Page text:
Burglary is not punishable by death.
And yet Armed Citizen regularly celebrates the killing of burglars and other non-violent offenders."
The article goes on to show that gun ownership has declined and with in violent crime. If the NRA propaganda were true, one would expect crime to rise with declining gun ownership. Moreover the areas with the highest density of guns have the highest incidence of violent crime.
Posted by BainsBane | Thu Jul 11, 2013, 01:58 AM (119 replies)
Posted by BainsBane | Sat Jul 6, 2013, 05:46 PM (17 replies)
that says that funding has been banned. You, congress, and the NRA are not qualified to determine what legitimate science and public health is. That falls to experts in the field. That is why federal funders assemble expert review panels to rank applications in order to determine which merit funding.
Tax money does not fund propaganda. That you find the information inconvenient does not make it propaganda. Information is being suppressed. You have seen and evidence that shows exactly that and have chosen to ignore it. You saw that the NIJ has only two calls posted. DOJ as a whole lists only ten awards for 2013, none of which deal with gun violence. http://grants.ojp.usdoj.gov:85/selector/result
They haven't even bothered to update their website so that the most recent information is dated for 2011. Other federal funders are currently taking applications for the 2014 funding cycle. DOJ is not a funder of research of any scale, and it clearly is not currently funding any research on guns, as that search of recent awards shows. You saw that research into guns has declined by 95% since the ban. You have systematically ignored evidence and have instead chosen to deceive yourself for political purposes. That tells me your commitment to rights does not extend beyond guns.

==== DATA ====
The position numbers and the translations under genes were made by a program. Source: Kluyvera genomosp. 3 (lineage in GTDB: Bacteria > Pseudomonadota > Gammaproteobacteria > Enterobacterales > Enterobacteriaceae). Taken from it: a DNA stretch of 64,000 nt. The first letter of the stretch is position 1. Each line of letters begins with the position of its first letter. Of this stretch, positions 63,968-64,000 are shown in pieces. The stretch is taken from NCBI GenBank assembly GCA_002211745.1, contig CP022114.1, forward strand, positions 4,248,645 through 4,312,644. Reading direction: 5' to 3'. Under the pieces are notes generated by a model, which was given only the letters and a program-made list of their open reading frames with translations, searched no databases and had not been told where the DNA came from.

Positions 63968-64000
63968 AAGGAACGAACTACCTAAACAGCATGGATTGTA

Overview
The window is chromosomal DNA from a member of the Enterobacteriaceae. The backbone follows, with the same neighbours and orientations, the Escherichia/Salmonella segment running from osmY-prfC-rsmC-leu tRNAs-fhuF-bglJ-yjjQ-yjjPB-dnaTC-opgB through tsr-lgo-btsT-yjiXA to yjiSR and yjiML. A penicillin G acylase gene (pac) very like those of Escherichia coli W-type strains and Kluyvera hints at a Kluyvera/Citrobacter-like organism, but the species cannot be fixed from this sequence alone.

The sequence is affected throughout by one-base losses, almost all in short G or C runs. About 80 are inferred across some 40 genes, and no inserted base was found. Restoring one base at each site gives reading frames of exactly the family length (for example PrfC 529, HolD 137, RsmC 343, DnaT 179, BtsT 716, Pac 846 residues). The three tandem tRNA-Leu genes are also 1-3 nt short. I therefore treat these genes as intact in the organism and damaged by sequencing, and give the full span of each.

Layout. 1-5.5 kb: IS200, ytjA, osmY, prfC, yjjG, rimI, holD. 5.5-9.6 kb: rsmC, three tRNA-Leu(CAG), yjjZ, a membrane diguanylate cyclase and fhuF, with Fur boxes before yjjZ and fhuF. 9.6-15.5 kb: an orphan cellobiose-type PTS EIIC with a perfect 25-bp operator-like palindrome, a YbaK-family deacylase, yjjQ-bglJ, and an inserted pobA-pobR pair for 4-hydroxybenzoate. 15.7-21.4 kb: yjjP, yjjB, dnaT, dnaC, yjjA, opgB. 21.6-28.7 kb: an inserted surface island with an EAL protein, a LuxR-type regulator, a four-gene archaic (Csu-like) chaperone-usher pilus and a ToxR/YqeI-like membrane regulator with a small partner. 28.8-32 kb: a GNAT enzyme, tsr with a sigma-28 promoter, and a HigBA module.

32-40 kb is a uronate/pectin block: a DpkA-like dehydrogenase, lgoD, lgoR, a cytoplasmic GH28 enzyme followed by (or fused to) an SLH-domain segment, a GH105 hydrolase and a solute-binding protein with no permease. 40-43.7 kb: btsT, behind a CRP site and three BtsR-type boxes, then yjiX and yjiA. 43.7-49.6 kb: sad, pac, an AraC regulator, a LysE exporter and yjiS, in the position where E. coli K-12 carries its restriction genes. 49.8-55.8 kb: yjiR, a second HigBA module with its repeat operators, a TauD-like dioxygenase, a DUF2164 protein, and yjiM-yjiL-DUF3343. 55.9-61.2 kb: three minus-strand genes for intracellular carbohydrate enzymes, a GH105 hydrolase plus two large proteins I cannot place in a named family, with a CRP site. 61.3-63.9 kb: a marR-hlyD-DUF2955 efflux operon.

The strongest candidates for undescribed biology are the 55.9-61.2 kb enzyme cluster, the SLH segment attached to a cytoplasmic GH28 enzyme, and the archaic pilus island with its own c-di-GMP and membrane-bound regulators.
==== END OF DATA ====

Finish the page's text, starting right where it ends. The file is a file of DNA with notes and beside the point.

A for profit medical journal? Are you fucking serious? No academic journal makes a profit. Subscriptions allow them to stay afloat. However, NIH and NSF now require that publications be available in open access formats. NIH has done so for a couple of years and NSF is just now implementing the requirement.
You are talking about an area I happen to have expertise, and you clearly do not have your facts straight. If you care at all about the truth, you need to stop relying entirely on pro-gun sites for information because you have many facts wrong. I recall a recent discussion on arms trafficking to Mexico were your facts were totally wrong. It's one thing to support gun rights and another to eschew the truth in order to justify those rights.
Posted by BainsBane | Sat Jul 6, 2013, 02:47 AM (1 replies)
First you claimed there was no ban on federal funding for gun research. Now you claim you support that ban. You are supporting a corporate lobby's efforts to suppress information because you share their goals of suppressing knowledge. That is a shameful, anti-democratic and illiberal position.
There is federal funding on ethics, by the way: NEH funds philosophy and NIH funds medical ethics. If I did a funding search I'm sure I could find more sources.
Posted by BainsBane | Fri Jul 5, 2013, 09:33 PM (1 replies)
Which is why your argument that the gun lobby imposed those special provisions to prevent lobby for gun control doesn't hold water. That has always been prohibited. The point was and is to suppress information on gun violence. The ban has resulted in a huge decrease in research on guns, just as the Bush administration's embryonic stem cell ban brought about a near halt to US research in that area. Yet the stem cell ban was not nearly as comprehensive. Suppressing knowledge helps no US citizen. It only protects the corporate gun lobby.
Posted by BainsBane | Fri Jul 5, 2013, 09:10 PM (1 replies)